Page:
R.J. Van Cleave was born and raised in a small town just east of San Diego, California, where she still resides, today. From the time R.J. was a small child, she wanted to be a doctor or have lots of babies. Her sixth-grade teacher ignited a passion for science that carried on into high school, where she also happened to fall in love with a cute guy and American and British literature, blah blah blah blah blah.
If you’ve been to my bio page on other sites (Goodreads, Amazon, Smashwords) that spiel above is just another variation of the same thing. I decided it was high time to try something new. So, being that this is my website, I wanna do it my way. Here goes…
First off, no third person for this one. I want my readers to get to know who I am and what makes me, well, me.
I consider myself lucky to have been born and raised in a little town just outside of San Diego, California. For all intents and purposes, I am a native San Diegan. I say lucky because we have THE best weather here (unless it’s an El Niño year), and well, where else can you visit the desert in the morning, spend the afternoon in the mountains (Julian is a must), and finish the day off at the beach watching the sunset? Yes, all that, in ONE day.
I grew up in a working-class family of six – my dad, my mom, two brothers and one sister – all older – and my Nana (my mom’s mom). We were never well off, but somehow, my parents manage to put four kids through Catholic school (on one income, mind you), and helped three of us attend private, Catholic colleges. Yeah, just in case you didn’t get that, I’m also Catholic.
At the tender age of four, while walking home from preschool with my mom, I spied two paramedics at the bottom of our cul-de-sac working on a local homeless man, who was apparently suffering from alcohol withdrawals, or DTs, as my mom called it back in the day. Anyway, I was absolutely fascinated with what the paramedics were doing and I wanted to stand there and watch. My mom refused to let me and dragged me up the hill to our house with me screaming, “But I want to watch him die!” over and over again. Needless to say, my mom was mortified, but that very moment began my obsession/interest with medicine.
Fast forward to the sixth grade. It was my teacher, Sister Patricia (aka Sr. Pat – a rebel because she didn’t wear a habit), who showed me the underside of a fern leaf and explained that the little brown dots were called spores. Sr. Pat then went on teach me (and the class) about the life cycle of ferns, and when she touched upon meiosis and mitosis, I was hooked…and that sparked my love for all things related to biology.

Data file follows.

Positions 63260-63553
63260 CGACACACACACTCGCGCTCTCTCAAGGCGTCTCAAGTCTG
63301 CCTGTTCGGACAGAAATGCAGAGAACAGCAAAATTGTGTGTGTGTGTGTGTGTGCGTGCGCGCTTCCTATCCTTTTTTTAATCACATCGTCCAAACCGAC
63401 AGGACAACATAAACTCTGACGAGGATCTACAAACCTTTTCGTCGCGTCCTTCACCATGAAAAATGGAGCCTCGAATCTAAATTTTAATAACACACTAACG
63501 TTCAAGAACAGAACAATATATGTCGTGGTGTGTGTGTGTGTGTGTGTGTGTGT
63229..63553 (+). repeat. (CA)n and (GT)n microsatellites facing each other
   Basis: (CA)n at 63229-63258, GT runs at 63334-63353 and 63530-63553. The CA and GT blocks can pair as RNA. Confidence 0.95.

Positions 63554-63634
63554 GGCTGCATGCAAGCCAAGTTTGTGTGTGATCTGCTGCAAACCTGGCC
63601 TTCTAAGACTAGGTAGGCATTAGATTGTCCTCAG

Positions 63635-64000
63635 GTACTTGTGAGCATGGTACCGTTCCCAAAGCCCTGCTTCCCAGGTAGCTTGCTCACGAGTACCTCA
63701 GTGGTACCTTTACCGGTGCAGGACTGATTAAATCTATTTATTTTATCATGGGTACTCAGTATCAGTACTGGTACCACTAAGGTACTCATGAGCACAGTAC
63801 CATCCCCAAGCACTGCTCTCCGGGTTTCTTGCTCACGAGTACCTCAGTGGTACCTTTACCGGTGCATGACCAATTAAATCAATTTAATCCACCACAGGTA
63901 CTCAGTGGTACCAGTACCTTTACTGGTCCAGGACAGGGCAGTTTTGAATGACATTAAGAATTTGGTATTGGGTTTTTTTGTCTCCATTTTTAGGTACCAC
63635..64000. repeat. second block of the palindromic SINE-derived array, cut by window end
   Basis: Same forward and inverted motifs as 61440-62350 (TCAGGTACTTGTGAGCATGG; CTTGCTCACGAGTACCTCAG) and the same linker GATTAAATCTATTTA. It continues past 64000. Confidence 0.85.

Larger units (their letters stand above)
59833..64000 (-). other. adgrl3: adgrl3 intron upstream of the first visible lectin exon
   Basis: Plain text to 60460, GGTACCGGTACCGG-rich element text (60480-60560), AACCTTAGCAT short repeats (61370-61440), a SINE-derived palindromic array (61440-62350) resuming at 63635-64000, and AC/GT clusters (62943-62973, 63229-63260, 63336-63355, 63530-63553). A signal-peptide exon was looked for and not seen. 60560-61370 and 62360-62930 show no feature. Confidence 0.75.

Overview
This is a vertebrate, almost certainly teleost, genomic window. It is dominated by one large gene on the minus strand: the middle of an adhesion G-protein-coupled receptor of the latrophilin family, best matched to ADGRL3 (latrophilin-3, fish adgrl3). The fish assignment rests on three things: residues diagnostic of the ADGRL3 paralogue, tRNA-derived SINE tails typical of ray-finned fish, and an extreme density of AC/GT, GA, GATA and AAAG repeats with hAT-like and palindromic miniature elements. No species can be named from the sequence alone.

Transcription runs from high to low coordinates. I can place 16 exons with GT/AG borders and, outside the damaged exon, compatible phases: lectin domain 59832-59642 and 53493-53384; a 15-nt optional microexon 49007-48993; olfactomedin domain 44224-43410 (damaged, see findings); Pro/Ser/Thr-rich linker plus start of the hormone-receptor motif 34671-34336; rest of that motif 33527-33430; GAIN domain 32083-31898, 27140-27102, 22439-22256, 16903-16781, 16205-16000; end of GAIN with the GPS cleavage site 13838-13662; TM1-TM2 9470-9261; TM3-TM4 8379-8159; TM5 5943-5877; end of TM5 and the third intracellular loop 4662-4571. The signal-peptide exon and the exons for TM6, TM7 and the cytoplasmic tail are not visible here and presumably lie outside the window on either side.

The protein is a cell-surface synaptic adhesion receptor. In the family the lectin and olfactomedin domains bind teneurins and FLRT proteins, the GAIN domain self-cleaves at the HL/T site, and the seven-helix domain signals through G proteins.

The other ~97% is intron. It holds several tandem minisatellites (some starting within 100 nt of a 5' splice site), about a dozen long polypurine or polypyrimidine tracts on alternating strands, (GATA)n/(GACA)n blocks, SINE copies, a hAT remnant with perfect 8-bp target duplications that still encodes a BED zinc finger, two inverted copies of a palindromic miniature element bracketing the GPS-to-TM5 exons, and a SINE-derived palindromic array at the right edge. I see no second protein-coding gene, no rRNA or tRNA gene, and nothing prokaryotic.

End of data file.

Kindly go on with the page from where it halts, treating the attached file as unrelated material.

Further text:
I am dyslexic, so reading was never easy for me. However, in junior high, something clicked and I began to enjoy books. Where the Red Fern Grows will always stick with me, but I suspect that’s probably because the weekend I finished the book, I found my 4-year-old hamster, Bandit, dead – as in rigor mortis had set in dead. It was a traumatic weekend for sure, but I’d finally realized that reading 1) came easy to me, and 2) it had the power to affect me in ways I’d never imagine.
In high school, I had the best damn English teacher in the world for both my junior and senior years – William “Madman” Madigan. It was because of him that I began to look into what drove the author, playwright, or poet to write the works they did. I loved reading and then writing about the pieces, and was forever touched by the works of Ernest Hemmingway (The Sun Also Rises), F. Scott Fitzgerald (The Great Gatsby), William Shakespeare (Macbeth), and Geoffrey Chaucer (The Canterbury Tails). We even had to memorize the Prologue of The Canterbury Tails and recite it in Middle English, no less: “Whan that aprill with his shoures soote/ The droghte of march hath perced to the roote…” Good times, Mr. Madigan, good times indeed!